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Ward 4 Councilmember Muriel Bowser introduced a bill this past March that would make local government bodies more open to public scrutiny. Her proposal came during Sunshine Week, the nation’s annual celebration of all things transparent in politics.
But as Bowser’s legislation—dubbed “Open Government is Good Government” or “Open Meetings”—gestates in the D.C. Council, some say too much sunshine will hurt their eyes.
ANC members throughout the District have almost uniformly said they want to see the bill’s language altered to exempt themselves from some of its regulations, according to Gottlieb Simon, executive director of the Office of Advisory Neighborhood Commissions. Simon says that due to the ANCs’ limited resources and all-volunteer staffs, commissioners take issue with the statute subjecting them to lawsuits by anyone who feels that they might have failed to adhere to the bill’s standards.
“This is truly punitive and chilling… in an excessive way,” says ANC 4B Secretary Sara Green. She added that the D.C. Attorney General generally would not represent individual commissioners in such cases, forcing them to seek out lawyers on their own time, and foot the bill by potentially dipping into their individual ANC’s slim $16,000 budget.
“It’s already a tough gig,” concurred ANC 1D Chair Gregg Edwards. “$16,000 goes very fast.”
To safeguard against unscrupulous lawsuits, Edwards suggested the city give ANCs “sufficient money or an account…[and] a cheap computer to work with,” so commissioners could post online all their documents that are subject to the Freedom of Information Act, including e-mails.
Gigi Ransom of ANC 5C would also like to see her commission’s budget increased to help it follow another of the bill’s rules, which states that government bodies must provide notice about a public meeting through the D.C. Register at least five days before convening. (The rhetoric defines “meeting” as whenever officials gather to vote on something, which are usually the only times ANCs ever get together.)
Having to go through the Register complicates things more than simply posting in advance a meeting’s date and time on the Internet, which most commissions do already. Ransom would rather see the city update the Office of the ANC’s central website and use it as a comprehensive scheduling database.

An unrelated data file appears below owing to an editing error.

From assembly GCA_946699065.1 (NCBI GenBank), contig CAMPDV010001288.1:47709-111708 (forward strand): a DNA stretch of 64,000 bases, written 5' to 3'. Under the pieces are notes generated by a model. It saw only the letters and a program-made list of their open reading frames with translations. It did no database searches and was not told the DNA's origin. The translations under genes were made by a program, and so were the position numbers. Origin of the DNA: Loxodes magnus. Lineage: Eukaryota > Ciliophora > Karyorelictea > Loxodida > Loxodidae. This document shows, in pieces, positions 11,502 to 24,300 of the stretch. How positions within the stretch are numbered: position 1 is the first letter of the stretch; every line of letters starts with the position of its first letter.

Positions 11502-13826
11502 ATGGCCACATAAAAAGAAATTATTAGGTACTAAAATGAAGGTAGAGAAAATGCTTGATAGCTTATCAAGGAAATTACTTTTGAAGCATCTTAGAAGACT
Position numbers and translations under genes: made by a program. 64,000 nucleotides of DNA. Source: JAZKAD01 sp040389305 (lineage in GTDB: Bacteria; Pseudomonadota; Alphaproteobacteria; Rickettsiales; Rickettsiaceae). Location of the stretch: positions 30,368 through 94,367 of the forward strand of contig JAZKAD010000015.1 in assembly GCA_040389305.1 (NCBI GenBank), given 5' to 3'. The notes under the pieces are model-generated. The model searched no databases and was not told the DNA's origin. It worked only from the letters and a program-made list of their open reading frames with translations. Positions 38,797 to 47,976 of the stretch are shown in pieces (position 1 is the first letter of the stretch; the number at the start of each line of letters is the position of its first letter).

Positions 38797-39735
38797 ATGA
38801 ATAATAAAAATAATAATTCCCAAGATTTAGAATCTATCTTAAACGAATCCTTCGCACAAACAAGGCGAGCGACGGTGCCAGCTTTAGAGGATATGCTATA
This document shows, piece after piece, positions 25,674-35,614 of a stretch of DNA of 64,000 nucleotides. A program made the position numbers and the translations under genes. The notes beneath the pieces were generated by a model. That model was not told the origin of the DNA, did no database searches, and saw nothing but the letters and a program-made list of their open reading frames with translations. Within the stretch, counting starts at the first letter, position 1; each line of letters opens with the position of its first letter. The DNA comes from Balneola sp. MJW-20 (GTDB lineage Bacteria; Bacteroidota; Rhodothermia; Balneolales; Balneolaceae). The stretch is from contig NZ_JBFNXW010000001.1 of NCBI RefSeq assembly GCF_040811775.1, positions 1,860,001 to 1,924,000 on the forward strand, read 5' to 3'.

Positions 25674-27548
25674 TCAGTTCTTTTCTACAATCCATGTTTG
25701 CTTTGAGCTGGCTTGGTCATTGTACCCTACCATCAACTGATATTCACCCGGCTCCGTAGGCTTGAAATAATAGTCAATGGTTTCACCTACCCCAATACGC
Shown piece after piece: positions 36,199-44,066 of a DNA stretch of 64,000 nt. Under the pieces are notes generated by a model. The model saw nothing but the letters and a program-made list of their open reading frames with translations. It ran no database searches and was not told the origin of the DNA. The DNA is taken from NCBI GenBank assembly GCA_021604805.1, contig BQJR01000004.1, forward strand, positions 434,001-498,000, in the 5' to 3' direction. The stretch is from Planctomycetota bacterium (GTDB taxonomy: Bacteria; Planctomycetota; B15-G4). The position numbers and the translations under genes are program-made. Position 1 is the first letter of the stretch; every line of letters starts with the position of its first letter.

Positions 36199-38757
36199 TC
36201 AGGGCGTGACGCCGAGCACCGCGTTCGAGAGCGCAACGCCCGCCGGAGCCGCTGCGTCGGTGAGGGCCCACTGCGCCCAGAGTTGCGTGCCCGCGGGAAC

“We should be receiving that financial help,” she said, “not taking more money from out budget to comply [with Bowser’s bill].”
While many individual commissioners across multiple wards have voiced similar concerns over the legislation, only ANC 4B has made an official statement for consideration by the D.C. Council. Simon attributes the lack of action to commissioners not knowing about the bill until late July or August, when proponents started really touting it, and when ANCs are not in session.
Most will not meet again until after today’s deadline to put forth a recommendation.
ANC 4B was able to do so only because it held a special meeting on August 31 to address quite a different issue. Bowser attended that evening, and said she would consider 4B’s desired changes before the bill goes to a vote, which her office said she hopes will happen sometime this fall (it now sits before the Committee on Government Operations and the Environment).
Meanwhile, the law would still not apply to the many parts of D.C.’s bureaucracy that do not cast votes, such as the Alcoholic Beverage Control Board and the Zoning Board—both of which enjoy larger budgets and more personnel—and the fact that these institutions have nothing to worry about irks those involved with ANCs.
“I don’t understand why committees dealing with millions of dollars are exempt,” said Green, who authored her commission’s recommendations.
“The ABC Board and BCA can think about, talk about, [and] brainstorm in private while ANCs cannot,” said Simon. “I don’t know in either case if their decisions are enhanced by having all of those thought processes done in a fishbowl.”
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